By Deanne Benson, Head of School, Lesley Ellis School
The death of George Floyd under the knee of a Minneapolis police officer and the anger and rage in cities across our country once again underscores the rampant racism in our country.
“Imagine. If we had embraced Colin Kaepernick’s peaceful protest and paid attention to the issue he was trying to address.”
“Imagine. We could be working toward change instead of witnessing the chaos, anger and violence in our streets.”
“Imagine. Because this was exactly what Kaepernick was protesting. Not the anthem. Not the flag. Not the military. But unchecked police brutality against people of color like George Floyd in our country.” (Houston Chronicle, May 31, 2020)
As a white person, I wear my white privilege every day. My experiences are not those of my black friends. A few years ago, a black friend arrived late to a meeting in Waltham we were both attending. Driving through Belmont she had been stopped by the police. She wasn’t speeding. She didn’t go through a red light. It seemed her offense was the color of her skin. Two weeks ago, a black friend asked me, “What’s the first thing you hear if the police pull you over?” My response, “May I see your registration and driver’s license.” The first thing he hears – “Is this your car?”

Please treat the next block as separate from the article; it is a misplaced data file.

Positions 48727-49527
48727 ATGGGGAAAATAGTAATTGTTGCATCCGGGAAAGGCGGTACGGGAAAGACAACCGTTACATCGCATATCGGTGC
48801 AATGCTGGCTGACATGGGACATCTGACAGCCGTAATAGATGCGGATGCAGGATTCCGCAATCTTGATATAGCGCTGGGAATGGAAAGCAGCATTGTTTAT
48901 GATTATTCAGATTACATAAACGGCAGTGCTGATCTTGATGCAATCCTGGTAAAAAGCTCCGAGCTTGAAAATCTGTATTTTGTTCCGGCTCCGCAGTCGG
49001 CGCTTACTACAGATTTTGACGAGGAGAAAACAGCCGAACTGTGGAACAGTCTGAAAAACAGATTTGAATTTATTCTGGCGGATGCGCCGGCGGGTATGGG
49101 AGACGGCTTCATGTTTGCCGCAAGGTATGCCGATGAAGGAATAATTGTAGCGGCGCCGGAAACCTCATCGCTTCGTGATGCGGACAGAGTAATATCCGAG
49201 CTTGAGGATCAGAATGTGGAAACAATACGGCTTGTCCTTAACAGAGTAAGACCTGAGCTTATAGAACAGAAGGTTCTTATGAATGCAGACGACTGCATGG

Cell phones and body cams now document some of what our black friends have experienced their entire lives – systemic racism that is built into all aspects of our society. It’s not just the police.
At Lesley Ellis School, we “prepare and inspire children to help make their world a better place” in all that we do, but most particularly through our anti-bias curriculum throughout the year. This link to 31 children’s books to support conversations on race, racism and resistance from the website EmbraceRace offers selections you will find helpful when talking with your children. In this time of COVID-19 we are not physically together, but we can and must be together in speaking up and speaking out against racism.
We must do this.